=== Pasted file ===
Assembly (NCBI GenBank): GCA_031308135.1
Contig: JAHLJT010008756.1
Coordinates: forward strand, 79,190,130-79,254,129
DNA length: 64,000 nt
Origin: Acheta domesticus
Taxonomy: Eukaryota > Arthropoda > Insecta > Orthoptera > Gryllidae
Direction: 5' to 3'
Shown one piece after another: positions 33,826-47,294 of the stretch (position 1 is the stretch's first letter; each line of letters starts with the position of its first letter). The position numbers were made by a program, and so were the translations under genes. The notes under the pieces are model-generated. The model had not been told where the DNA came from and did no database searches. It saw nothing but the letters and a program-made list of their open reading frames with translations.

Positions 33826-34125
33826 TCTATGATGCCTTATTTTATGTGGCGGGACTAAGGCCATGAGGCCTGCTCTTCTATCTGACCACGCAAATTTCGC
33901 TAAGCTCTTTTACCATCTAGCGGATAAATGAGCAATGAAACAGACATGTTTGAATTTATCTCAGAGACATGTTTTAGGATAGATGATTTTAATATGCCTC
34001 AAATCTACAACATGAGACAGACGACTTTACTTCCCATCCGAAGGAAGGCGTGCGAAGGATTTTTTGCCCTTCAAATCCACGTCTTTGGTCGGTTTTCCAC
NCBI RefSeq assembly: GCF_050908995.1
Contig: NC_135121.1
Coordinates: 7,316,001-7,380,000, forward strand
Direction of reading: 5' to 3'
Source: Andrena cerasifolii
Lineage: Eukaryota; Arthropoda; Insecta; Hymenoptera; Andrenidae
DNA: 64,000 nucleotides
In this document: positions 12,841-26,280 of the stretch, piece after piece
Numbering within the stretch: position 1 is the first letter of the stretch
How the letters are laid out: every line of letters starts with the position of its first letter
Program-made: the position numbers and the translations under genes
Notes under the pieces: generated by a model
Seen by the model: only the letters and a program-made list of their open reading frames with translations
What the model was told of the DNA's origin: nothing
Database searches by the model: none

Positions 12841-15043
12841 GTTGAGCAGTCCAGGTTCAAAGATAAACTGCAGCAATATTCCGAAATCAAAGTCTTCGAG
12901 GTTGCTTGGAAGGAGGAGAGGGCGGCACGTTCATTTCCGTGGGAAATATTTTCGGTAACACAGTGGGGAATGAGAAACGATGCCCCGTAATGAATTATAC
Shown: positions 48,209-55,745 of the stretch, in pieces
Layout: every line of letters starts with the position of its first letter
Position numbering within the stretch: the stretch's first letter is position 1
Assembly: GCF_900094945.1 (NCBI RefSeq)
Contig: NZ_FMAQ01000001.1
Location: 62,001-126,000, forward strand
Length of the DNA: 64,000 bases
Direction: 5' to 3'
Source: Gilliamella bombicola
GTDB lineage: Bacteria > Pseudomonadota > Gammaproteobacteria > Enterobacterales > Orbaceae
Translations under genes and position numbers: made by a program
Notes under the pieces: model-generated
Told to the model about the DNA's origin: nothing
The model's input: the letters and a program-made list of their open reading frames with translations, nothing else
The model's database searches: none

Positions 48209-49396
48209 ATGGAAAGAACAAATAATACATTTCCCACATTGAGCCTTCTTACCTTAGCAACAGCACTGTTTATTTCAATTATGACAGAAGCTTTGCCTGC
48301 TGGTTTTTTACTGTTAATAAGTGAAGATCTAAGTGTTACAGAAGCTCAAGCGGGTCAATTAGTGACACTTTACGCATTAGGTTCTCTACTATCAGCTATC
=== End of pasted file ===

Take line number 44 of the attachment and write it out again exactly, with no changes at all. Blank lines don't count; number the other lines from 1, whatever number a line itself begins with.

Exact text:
The model's input: the letters and a program-made list of their open reading frames with translations, nothing else